Skip to main content

When Can You Query Agents? How Do You Know if Your Project is Ready?

I just saw a great post on this over on the KidLit blog (run by agent Mary Kole) and wanted to address the question: "How Do You Know if Your Project is Ready to Send Out?"

I just saw a great post on this over on the KidLit blog (run by agent Mary Kole) and wanted to address the question: "How Do You Know if Your Project is Ready to Send Out?"

The common answer is something about how each project is different and it all depends, yadda yadda yadda—but that answer doesn't help you. The next thing people say is that you don't want to send it out before it's ready, meaning that it's much better to work on it longer and refine it rather than send it out too early just because you're sick of looking at it. (As one playwriting agent once said: "No play ever got produced too late.") This is damn good advice—one of the most important tips you can heed—but it still doesn't answer the question as specific to your manuscript.

The best answer I can give on the subject is this: If you think the story has a problem, it does. When I have edited full-length manuscripts in the past (some for SCBWI friends and others on a freelance editor basis), a lot of time, when I am addressing a problem in the book, the writer will nod before I even finish the sentence. What this means is that they knew about the problem and I just confirmed what they already knew.

For example, some typical concerns were stuff like this:

  • "This part where he gets beat up—it doesn't seem believable that so many kids just took off school like that."
  • "If the main character is so stealth, then how come he gets caught by the bad guys here?"
  • "It starts too slow."

These are garden variety problems with a manuscript, and writers all seem to know many of their problematic issues before anyone even tells them. So this all brings me back to Point #1: If you think your work has a problem, then it more than likely does—and any manuscript with a problem is not ready for agent eyes.

This shows the importance of beta readers—friends who will review the work once it's written. They will come back to you with concerns, both big and small. You address the concerns in a revision and send the work to more readers. Once readers stop coming back with concerns, you're starting to get somewhere. If you think you have issues, or multiple critiquers agree on a problem, then you're not ready for Querytime. If you're not sure the beginning starts fast enough, it probably doesn't. When you and your readers can look at a book and say that all concerns are adequately addressed, then you're ready.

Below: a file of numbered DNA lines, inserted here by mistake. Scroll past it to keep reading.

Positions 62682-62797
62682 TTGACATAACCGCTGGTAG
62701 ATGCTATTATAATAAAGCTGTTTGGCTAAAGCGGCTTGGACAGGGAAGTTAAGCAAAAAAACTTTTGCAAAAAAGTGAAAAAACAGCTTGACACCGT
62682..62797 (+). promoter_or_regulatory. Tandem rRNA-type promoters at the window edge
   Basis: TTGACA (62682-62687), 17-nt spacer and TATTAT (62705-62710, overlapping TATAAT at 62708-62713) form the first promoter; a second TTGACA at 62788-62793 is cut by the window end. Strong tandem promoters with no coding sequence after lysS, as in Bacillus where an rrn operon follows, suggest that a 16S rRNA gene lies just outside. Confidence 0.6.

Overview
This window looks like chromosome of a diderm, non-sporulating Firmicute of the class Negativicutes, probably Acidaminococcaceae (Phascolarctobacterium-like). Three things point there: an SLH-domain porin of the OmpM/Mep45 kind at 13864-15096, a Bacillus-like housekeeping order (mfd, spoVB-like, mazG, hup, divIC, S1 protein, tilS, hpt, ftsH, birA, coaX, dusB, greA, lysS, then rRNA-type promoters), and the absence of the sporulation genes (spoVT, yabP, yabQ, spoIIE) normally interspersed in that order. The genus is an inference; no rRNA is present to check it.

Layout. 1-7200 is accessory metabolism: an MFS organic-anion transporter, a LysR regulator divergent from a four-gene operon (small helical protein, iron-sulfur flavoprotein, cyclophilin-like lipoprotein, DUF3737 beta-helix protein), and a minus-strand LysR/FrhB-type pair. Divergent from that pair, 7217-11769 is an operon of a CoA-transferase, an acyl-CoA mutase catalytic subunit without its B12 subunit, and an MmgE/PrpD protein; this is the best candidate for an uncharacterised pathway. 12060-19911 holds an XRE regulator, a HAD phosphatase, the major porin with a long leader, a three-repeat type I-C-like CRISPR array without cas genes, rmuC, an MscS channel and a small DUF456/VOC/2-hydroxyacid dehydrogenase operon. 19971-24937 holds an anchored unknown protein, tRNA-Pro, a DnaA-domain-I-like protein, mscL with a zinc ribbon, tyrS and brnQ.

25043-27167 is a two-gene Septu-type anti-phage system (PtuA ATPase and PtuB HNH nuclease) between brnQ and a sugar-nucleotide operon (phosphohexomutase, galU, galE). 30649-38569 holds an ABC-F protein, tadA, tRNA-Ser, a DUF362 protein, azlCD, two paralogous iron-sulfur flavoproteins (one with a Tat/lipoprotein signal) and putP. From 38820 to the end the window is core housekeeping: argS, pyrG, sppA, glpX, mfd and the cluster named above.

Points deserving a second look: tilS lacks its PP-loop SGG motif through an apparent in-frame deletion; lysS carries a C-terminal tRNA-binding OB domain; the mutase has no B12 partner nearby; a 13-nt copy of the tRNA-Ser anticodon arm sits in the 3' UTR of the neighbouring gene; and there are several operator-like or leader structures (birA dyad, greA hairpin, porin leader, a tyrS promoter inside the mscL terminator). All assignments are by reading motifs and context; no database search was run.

How to Write a Compelling Premise for a Thriller

How to Create a Compelling Premise for a Thriller

Learn how to create a compelling premise for a thriller or mystery novel by asking a simple question and tying it to a specific circumstance to set the stage for a thrilling read.

Plot Twist Story Prompts: Make a Plan

Plot Twist Story Prompts: Make a Plan

Every good story needs a nice (or not so nice) turn or two to keep it interesting. This week, have your characters make a plan.

3 Tips for Writing Dystopian Young Adult Fiction

3 Tips for Writing Dystopian Young Adult Fiction

If you've ever heard it said that there's no new way to write a story, let author Julian R. Vaca tell you otherwise. Here, he shares 3 tips for writing dystopian young adult fiction to help silence our inner critics.

Rimma Onoseta: On Trusting the Process of Revision

Rimma Onoseta: On Trusting the Process of Revision

Author Rimma Onoseta discusses how seeing other Black female authors on bookshelves encouraged her to finish writing her contemporary YA novel, How You Grow Wings.

Writer's Digest September/October 2022 Cover

Writer's Digest September/October 2022 Cover Reveal

Writer's Digest is excited to announce our Sept/Oct 2022 issue featuring our Annual Literary Agent Roundup, an interview with NYT-bestselling YA horror novelist Tiffany D. Jackson, and articles about writing sinister stories.

Your Story #120

Your Story #120

Write the opening line to a story based on the photo prompt below. (One sentence only.) You can be poignant, funny, witty, etc.; it is, after all, your story.

5 Tips for Writing as a Parent

5 Tips for Writing as a Parent

Author Sarah Grunder Ruiz shares how she fits writing into her life and offers 5 tips on how to achieve a sustainable writing life as a parent.

Poetry Prompt

Wednesday Poetry Prompts: 621

Every Wednesday, Robert Lee Brewer shares a prompt and an example poem to get things started on the Poetic Asides blog. This week, write an animal poem.

Why Is This Love Scene Here? How To Write Compelling Love Scenes

Why Is This Love Scene Here? How To Write Compelling Love Scenes

Not sure which way to turn when writing intimate scenes? Author Jo McNally shares how to write compelling love scenes that make sense for the story you’re writing.